The Sounds of Welsh edit
This is enough to get you started. For a fuller guide, please see the reference work at Pronunciation of Welsh.
We will start with learning the consonant sounds of Welsh. We've split them into 4 groups. Consonants in Welsh can only make one unique sound, as opposed to English which can make several sounds per consonant. For example, the c can make a k sound as in cat or a s sound as in city. When you learn the sound a consonant makes in Welsh, it will only ever make that sound you learn.
Consonant sounds same in English and Welsh edit
These consonants look the same in English and Welsh, and sound the same.
- b /b/ Like b in boy. Welsh example: bachgen (English: boy)
- c /k/ Like c in cat. Welsh example: cath (English cat)
- d /d/ Like d in dog. Welsh example: drwg (English bad)
- g /g/ Like g in gun. Welsh example: gardd (English garden)
- h /h/ Like h in happy. Welsh example: hen (English old)
- l /l/ Like l in lake. Welsh example: calon (English heart)
- m /m/ Like m in mad. Welsh example: mam (English mother)
- n /n/ Like n in none. Welsh example: nain (English grandmother)
- ng /ŋ/ Like the end of the English word sing. In Welsh, this letter can come at the front of a word. In Welsh, it is never pronounced with a hard g, as in the English finger. Welsh example: angau (English death)
- p /p/ Like p in poker. Welsh example: pen (English head)
- s /s/ Like s in sad. Welsh example: sebon (English soap)
- t /t/ Like t in tar. Welsh example: tŷ (English house)
- th /θ/ Like th in think. Welsh example: methu (English fail)
Consonant sounds in English, Different letter in Welsh edit
These sounds are found in English, but they are assigned to a different letter in Welsh. Train yourself to read them differently now.
- f /v/ Like v in violin. Welsh example: gafr (English goat)
- ff /f/ Like f in friend. Welsh example: ffrind (English friend)
- dd /ð/ Like th in then. Welsh example: hardd (English beautiful)
Consonant sounds in English, Not in Welsh edit
These sounds are in English, but you will not hear them in Welsh.
- The c in Welsh only makes a hard /k/ sound. It will never sound like an s, such as in the English city.
- The g only makes a /g/ sound. It will never sound like an English g, like in the English gender.
- The th in Welsh represents the th in English think. The dd represents the other th in English, like the word then.
- There is no z sound in Welsh.
Consonant sounds only in Welsh edit
These consonant sounds may be new to you.
- ch /x/ Like the Scottish loch or German composer Bach. Welsh example: chwech (English six)
- ll /ɬ/ The ll is a hard Welsh sound to make. It is best described as putting your tongue in the position of l and then blowing out air gently. Like saying a h and l simultaneously, but with more puff. Welsh example: llyn (English lake)
- r /r/ The Welsh r should always be trilled. Welsh example: ar (English on)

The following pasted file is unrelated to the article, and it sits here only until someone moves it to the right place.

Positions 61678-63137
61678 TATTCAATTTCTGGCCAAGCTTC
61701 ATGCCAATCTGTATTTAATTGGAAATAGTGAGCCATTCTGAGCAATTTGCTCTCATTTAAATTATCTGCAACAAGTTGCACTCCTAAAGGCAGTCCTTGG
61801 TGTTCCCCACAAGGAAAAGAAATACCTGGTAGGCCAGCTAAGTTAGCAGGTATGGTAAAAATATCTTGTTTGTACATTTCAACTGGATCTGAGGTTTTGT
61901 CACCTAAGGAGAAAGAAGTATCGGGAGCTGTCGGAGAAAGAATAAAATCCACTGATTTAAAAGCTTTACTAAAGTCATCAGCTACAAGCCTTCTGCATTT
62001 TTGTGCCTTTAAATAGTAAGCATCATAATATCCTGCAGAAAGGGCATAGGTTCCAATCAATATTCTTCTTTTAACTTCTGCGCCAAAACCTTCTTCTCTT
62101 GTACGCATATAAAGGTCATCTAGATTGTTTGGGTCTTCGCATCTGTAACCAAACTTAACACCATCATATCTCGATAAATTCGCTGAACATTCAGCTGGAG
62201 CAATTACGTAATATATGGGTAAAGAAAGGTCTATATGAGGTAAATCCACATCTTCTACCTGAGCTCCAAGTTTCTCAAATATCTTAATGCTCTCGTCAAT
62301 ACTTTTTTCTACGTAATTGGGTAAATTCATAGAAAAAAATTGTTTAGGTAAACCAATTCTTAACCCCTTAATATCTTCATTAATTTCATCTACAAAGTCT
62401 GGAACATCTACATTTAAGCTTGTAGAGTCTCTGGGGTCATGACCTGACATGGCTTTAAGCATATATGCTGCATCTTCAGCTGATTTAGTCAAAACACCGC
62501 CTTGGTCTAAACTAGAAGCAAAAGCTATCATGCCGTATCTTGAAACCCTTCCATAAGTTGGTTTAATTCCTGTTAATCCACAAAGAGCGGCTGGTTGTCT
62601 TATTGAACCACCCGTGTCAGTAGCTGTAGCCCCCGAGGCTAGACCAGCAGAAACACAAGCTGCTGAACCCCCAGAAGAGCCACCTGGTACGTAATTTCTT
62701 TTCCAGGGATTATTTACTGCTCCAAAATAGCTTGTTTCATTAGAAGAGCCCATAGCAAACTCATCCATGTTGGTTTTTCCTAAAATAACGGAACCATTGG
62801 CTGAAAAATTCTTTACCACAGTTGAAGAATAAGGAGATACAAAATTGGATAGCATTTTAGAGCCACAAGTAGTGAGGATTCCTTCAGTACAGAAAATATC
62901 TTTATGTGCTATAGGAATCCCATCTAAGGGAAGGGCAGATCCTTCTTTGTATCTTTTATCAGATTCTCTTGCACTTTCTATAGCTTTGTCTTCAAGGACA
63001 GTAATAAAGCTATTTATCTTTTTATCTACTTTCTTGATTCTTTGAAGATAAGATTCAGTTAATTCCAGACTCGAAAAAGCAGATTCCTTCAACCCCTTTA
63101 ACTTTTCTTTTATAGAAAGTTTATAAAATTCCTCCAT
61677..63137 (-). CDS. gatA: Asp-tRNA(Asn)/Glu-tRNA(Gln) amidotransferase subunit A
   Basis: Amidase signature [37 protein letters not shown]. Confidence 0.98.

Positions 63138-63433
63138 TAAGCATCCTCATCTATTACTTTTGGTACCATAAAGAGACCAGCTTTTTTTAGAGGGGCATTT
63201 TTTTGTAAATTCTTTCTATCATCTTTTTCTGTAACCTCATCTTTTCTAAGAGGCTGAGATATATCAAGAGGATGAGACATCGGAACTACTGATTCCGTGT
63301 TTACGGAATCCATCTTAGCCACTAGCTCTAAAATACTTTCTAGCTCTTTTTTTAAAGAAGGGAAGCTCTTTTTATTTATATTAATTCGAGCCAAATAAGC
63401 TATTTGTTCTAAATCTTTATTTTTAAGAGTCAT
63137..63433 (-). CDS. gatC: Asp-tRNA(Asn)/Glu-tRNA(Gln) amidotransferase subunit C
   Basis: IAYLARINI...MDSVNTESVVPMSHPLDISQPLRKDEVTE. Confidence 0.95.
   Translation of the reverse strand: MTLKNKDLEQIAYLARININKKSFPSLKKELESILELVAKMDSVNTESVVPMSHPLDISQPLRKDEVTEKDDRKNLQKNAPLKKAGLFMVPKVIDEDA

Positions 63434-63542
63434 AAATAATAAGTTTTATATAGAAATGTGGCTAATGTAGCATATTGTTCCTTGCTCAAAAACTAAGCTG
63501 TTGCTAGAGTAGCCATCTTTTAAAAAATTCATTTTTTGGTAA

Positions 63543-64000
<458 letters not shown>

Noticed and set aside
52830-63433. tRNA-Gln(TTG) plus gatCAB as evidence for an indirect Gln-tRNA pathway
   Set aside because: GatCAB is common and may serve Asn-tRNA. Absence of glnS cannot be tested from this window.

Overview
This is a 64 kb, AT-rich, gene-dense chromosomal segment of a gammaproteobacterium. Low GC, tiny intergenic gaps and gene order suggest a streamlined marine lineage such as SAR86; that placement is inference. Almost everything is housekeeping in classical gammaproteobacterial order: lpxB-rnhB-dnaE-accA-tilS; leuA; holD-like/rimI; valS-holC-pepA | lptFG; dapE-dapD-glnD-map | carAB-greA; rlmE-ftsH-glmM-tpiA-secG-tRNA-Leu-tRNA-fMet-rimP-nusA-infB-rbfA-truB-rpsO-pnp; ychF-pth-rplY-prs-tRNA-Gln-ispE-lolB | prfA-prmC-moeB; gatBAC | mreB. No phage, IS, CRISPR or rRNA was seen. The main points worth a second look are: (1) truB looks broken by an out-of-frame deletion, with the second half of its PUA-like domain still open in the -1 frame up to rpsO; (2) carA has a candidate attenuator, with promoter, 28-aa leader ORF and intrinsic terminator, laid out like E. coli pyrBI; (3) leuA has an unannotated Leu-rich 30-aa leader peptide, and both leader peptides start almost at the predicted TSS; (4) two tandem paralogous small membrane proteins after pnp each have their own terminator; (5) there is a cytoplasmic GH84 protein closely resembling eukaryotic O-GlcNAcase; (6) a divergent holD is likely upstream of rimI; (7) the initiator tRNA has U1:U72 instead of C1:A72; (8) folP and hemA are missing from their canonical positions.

- rh /r̥/ The Welsh rh should be trilled with aspiration. Like saying a h and r simultaneously, but with more puff. Welsh example: rhan (English part)
There are seven vowels in Welsh. Most vowels can be two different sounds. The y can take three different sounds. There are clear patterns on when to use which vowel sound, but for the beginning level: learn how to pronounce each word as you go along, and you'll eventually be able to logically deduce which vowel sound to use.
|Welsh Vocabulary • Alphabet • audio (upload) |
Yr Wyddor Gymraeg The Welsh Alphabet
|Letter||Name of letter||Corresponding sounds||as in|
|a||â||/a, ɑː/||hat, Am. hot|
|ch||ech||/x/||like Scottish 'loch'|
|o||ô||/ɔ, oː/||hot, Am. pole|
|rh||rhî, rhô||/r̥/||same as above but unvoiced|
|u||û||/ɨ̞, ɨː/ (N), /ɪ, iː/ (S)||sit, seat|
|w||ŵ||/ʊ, uː/||put, loot|
|y||ŷ||/ɨ̞, ɨː, ə/ (N), /ɪ, iː, ə/ (S)||kit, about|
- The names of the letters above are in Southern dialect. In the North, the letters are pronounced differently.
- h indicates voicelessness in mh, nh, and ngh.
- ph occurs occasionally in words derived from Greek (e.g. phenol) but more commonly as a result of aspirate mutation (e.g. ei phen-ôl)
- y indicates /ə/ in unstressed monosyllabic words (e.g. y "the", fy "my") or non-final syllables, but /ɨ̞, ɨː/ (N) or /ɪ, iː/ (S) everywhere else.
- The digraphs (letters consisting of two characters) are treated as a single letter (with the collation order as listed above), although the same combinations of characters can sometimes also arise as a juxtaposition of two separate letters. For example, the digraph ng representing /ŋ/ is alphabetised between g and h (alphabetical order llegach, lleng, lleiaf), but when ng is two letters representing /ŋg/ it is alphabetised between nf and nh (alphabetical order danfon, dangos, danheddog).
- si indicates /ʃ/ (as in English sheep) when followed by a vowel.
- di and ti sometimes indicate /dʒ/ (as in English joke) and /tʃ/ (as in English church)respectively when followed by a vowel. Otherwise /dʒ/ and /tʃ/ are spelled j and ts, but only in loanwords like jẁg "jug" and wats "watch".
- To pronounce the ll sound, blow while placing your tongue on the roof of your mouth.
- a b c ch d dd e f ff g ng h i j l ll m n o p ph r rh s t th u w y
- A B C Ch D Dd E F Ff G Ng H I J L Ll M N O P Ph R Rh S T Th U W Y
And saying it out loud : ah bee ec ech dee eh edd ef eff e.g. eng aetch ee jay el ell em en o pee phee er rhee es tee eth eu oo uh